Defilla said that investment protection is important to energy security success. He spoke about the trade-offs between energy efficiency and economic growth. On one hand, countries want to have economic growth. 2% growth each year would increase GDP by a factor of 5 by the end of the century. However, working towards slashing emissions to keep global temperature from rising by 2°C could hinder economic growth. The key variable in the economic growth and environmental protection equation is energy efficiency. However, energy efficiency still does not have the image of an investment; it is still seen as a cost. We must work on making it bankable, he said.

“Energy has been at the center of national security for at least 40 years,” Holland said. He quoted President Nixon in 1976: “At the end of this decade, in the year 1980, the United States will not be dependent on any other country for the energy.” This, he said, shows how different discussions on energy security are today. We are living in a different world, but reforms from the 1970’s created that world. There are new challenges, too.

“Climate change didn’t exist back then. We have to make sure challenges of climate change are fully integrated with the challenge of energy security. We cannot talk about energy security separate from climate change. It is the height of arrogance to think our problems are so bad that we push security problems out to our children and grandchildren.”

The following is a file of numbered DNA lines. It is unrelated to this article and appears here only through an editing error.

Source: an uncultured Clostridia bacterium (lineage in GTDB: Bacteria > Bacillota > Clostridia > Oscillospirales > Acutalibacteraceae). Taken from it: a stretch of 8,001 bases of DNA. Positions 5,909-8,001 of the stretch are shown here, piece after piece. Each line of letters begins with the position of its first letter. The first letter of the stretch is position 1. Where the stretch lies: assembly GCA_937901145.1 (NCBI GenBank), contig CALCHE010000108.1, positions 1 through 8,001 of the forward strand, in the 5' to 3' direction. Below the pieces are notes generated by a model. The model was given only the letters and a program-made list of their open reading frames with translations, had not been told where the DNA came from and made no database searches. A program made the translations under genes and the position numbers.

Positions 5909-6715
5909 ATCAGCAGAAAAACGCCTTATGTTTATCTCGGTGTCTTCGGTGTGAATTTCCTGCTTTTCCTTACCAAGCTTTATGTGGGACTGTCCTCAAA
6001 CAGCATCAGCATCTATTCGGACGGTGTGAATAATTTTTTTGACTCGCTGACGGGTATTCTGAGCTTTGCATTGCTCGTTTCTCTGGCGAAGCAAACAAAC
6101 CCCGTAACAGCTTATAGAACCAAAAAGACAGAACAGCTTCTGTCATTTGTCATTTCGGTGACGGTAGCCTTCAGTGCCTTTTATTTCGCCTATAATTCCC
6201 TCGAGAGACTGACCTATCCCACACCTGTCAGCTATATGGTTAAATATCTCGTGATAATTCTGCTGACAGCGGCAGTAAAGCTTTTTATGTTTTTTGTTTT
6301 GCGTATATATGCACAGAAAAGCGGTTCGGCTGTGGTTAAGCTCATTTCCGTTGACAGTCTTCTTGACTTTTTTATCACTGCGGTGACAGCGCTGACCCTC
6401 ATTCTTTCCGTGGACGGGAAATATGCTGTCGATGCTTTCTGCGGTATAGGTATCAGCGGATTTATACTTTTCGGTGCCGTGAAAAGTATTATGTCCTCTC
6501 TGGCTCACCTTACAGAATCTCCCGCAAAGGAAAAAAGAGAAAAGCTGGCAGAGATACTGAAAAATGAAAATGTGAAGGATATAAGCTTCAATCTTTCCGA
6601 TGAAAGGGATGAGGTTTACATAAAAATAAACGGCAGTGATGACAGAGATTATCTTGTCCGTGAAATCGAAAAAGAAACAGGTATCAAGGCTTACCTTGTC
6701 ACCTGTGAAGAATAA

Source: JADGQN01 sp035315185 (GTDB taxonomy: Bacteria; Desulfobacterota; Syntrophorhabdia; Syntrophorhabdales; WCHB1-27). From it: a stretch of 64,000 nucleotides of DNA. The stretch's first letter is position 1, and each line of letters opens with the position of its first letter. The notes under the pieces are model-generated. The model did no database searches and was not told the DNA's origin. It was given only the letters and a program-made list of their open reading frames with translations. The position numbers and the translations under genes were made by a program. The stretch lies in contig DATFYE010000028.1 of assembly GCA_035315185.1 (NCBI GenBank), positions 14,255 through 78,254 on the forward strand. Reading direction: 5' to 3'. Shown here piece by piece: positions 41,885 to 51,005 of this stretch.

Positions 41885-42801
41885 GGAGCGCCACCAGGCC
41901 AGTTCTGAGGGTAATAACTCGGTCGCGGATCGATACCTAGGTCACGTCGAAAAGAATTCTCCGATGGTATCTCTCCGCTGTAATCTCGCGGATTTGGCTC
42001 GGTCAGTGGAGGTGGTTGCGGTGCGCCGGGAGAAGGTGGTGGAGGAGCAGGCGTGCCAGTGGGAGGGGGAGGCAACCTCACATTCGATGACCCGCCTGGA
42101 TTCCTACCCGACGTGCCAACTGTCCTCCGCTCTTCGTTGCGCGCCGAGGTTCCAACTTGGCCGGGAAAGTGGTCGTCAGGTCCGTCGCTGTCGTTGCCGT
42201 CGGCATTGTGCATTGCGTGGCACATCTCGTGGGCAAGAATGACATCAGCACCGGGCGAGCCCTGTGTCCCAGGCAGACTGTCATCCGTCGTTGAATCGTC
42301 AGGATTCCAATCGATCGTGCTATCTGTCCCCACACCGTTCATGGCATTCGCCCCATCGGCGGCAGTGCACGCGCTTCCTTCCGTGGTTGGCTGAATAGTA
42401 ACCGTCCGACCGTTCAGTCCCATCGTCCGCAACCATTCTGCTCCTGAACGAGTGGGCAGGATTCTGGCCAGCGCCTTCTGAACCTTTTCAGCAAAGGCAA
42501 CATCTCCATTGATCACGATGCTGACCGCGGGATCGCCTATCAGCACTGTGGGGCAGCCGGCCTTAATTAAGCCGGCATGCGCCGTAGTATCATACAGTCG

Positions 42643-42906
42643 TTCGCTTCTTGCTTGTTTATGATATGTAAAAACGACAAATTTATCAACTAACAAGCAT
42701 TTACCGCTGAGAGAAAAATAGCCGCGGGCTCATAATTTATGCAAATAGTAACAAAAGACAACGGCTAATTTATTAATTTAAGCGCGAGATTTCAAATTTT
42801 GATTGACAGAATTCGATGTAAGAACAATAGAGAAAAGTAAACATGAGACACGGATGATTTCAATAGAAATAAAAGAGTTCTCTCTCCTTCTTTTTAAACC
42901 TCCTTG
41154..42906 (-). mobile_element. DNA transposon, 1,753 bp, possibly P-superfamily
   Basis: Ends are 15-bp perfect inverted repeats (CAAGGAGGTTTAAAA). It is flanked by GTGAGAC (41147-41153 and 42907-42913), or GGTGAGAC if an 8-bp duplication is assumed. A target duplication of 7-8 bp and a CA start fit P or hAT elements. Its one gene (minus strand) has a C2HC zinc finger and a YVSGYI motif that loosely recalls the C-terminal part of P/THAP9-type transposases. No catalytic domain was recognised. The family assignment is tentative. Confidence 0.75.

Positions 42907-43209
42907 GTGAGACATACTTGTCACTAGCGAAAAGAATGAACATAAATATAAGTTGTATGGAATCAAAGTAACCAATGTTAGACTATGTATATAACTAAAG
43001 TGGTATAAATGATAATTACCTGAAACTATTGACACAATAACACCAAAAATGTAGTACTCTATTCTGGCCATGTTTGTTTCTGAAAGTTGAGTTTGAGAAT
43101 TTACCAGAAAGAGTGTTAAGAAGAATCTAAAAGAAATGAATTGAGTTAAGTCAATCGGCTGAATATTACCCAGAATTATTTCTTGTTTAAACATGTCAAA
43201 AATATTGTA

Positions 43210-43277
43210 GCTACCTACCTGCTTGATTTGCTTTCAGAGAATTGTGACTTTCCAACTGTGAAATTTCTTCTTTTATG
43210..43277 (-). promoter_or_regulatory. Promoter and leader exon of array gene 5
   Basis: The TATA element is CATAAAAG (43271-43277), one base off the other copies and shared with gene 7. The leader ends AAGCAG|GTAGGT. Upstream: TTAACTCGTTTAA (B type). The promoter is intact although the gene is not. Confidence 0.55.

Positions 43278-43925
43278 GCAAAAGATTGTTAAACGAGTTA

He then spoke about treating energy as a normal business: “To achieve real energy security we need to build these energy markets. The success of the 1970’s was to build oil markets, with one price around the world.” He also looked to energy of the future. “Stop thinking that today’s energy mix will be tomorrow’s energy mix.” Activity in new energy resources is rapidly accelerating in the private sector: Lockheed Martin just announced its plans to have a fusion reactor operational in a decade. He said we cannot assume linear changes in renewables and other energy technologies. “Big inflection points are coming up.” Investing in research and development will be key.

Ebinger responded that we have not had a free energy market in generations due to subsidies. However, externalities in energy sources do not get priced in the market, and the public does not see them in daily life. These external threats must be made real in people’s lives, and the US needs legislative and executive will to achieve that. “We don’t have a rat’s chance in hell of getting that in this country. The only time we will have it is with a catastrophe. I’m sad, but I think that’s what I’m talking about because most people don’t want to have high energy prices.”

Defilla was more optimistic, saying that business opportunities will lead to change. Because technology moves faster than regulations, regulators have had trouble keeping up with trade. It is important that the regulators keep up to date.

Holland added that low natural gas prices may be beneficial in the short term to jump-start economies and prices, but that the prices should go up in the long-term. He added that is natural catastrophes do not happen in areas with large media coverage, it’s as if they don’t happen. He cited the typhoon Haiyan, with winds close to 200 mph. Many people have already forgotten about it. “Just because the catastrophes aren’t happening in New York doesn’t mean they aren’t happening,” he said.

Harder asked the panel for a ‘yes’ or ‘no’ answer on the question: 100 years out, will natural gas have been a net positive? Ebinger replied “yes with CCS,” Defilla replied “for the first half yes, longer term no,” and Holland said “definite maybe.”